The impact of antecedent trauma exposure and mental health symptoms on the post-deployment mental health of Afghanistan-deployed Australian troops

Amelia K. Searle, Miranda Van Hooff, Ellie R. Lawrence-Wood, Blair S. Grace, Elizabeth J. Saccone, Carol P. Davy, Michelle Lorimer, Alexander C. McFarlane

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7 Citations (Scopus)

Abstract

Background Both traumatic deployment experiences and antecedent traumas increase personnel's risk of developing PTSD and depression. However, only cross-sectional studies have assessed whether antecedent trauma moderates stress reactions to deployment experiences. This study prospectively examines whether antecedent trauma moderates the association between deployment trauma and post-deployment PTSD and depressive symptoms after accounting for antecedent mental health problems, in a large Australian Defence Force (ADF) sample. Methods In the ADF Middle East Area of Operations Prospective Study, currently-serving military personnel deployed to Afghanistan across 2010–2012 (n = 1122) completed self-reported measures at pre-deployment and post-deployment. Results Within multivariable regressions, associations between deployment trauma and PTSD and depressive symptoms at post-deployment were stronger for personnel with greater antecedent trauma. However, once adjusting for antecedent mental health problems, these significant interaction effects disappeared. Instead, deployment-related trauma and antecedent mental health problems showed direct associations with post-deployment mental health problems. Antecedent trauma was also indirectly associated with post-deployment mental health problems through antecedent mental health problems. Similar associations were seen with prior combat exposure as a moderator. Limitations Antecedent and deployment trauma were reported retrospectively. Self-reports may also suffer from social desirability bias, especially at pre-deployment. Conclusions Our main effects results support the pervasive and cumulative negative effect of trauma on military personnel, regardless of its source. While antecedent trauma does not amplify personnel's psychological response to deployment trauma, it is indirectly associated with increased post-deployment mental health problems. Antecedent mental health should be considered within pre-deployment prevention programs, and deployment-trauma within post-operational screening.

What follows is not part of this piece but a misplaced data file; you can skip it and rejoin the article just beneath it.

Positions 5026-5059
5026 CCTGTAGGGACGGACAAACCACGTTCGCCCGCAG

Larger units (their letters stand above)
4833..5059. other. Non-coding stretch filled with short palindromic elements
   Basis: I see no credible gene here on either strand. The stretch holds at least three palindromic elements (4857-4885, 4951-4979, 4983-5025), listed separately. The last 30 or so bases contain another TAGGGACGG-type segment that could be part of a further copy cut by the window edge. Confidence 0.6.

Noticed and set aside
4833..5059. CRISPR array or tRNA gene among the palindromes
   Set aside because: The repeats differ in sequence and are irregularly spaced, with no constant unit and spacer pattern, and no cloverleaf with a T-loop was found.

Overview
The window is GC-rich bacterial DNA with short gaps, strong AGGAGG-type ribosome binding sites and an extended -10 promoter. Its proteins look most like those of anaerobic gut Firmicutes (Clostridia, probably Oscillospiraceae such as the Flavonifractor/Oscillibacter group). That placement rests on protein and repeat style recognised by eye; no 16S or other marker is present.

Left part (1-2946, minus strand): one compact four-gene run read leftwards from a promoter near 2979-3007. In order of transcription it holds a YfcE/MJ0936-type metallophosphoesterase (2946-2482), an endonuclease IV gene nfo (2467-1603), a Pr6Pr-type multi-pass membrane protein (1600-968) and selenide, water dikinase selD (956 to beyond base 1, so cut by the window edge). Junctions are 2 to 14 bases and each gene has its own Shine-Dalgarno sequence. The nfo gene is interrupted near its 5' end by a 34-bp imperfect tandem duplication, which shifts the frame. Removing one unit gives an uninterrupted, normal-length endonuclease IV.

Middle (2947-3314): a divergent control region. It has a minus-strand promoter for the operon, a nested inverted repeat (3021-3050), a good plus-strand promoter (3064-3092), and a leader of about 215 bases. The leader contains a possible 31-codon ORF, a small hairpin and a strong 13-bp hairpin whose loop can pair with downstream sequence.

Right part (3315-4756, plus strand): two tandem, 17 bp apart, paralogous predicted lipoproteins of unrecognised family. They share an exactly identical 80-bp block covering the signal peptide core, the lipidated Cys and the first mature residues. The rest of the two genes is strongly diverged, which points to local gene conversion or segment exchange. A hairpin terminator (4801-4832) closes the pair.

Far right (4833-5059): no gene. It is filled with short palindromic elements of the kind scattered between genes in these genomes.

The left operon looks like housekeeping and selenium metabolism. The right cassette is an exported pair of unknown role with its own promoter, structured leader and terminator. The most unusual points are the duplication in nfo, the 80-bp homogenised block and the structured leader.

Original languageEnglish
Pages (from-to)62-71
Number of pages10
JournalJournal of Affective Disorders
Volume220
DOIs
Publication statusPublished - 1 Oct 2017

ASJC Scopus subject areas

  • Clinical Psychology
  • Psychiatry and Mental health

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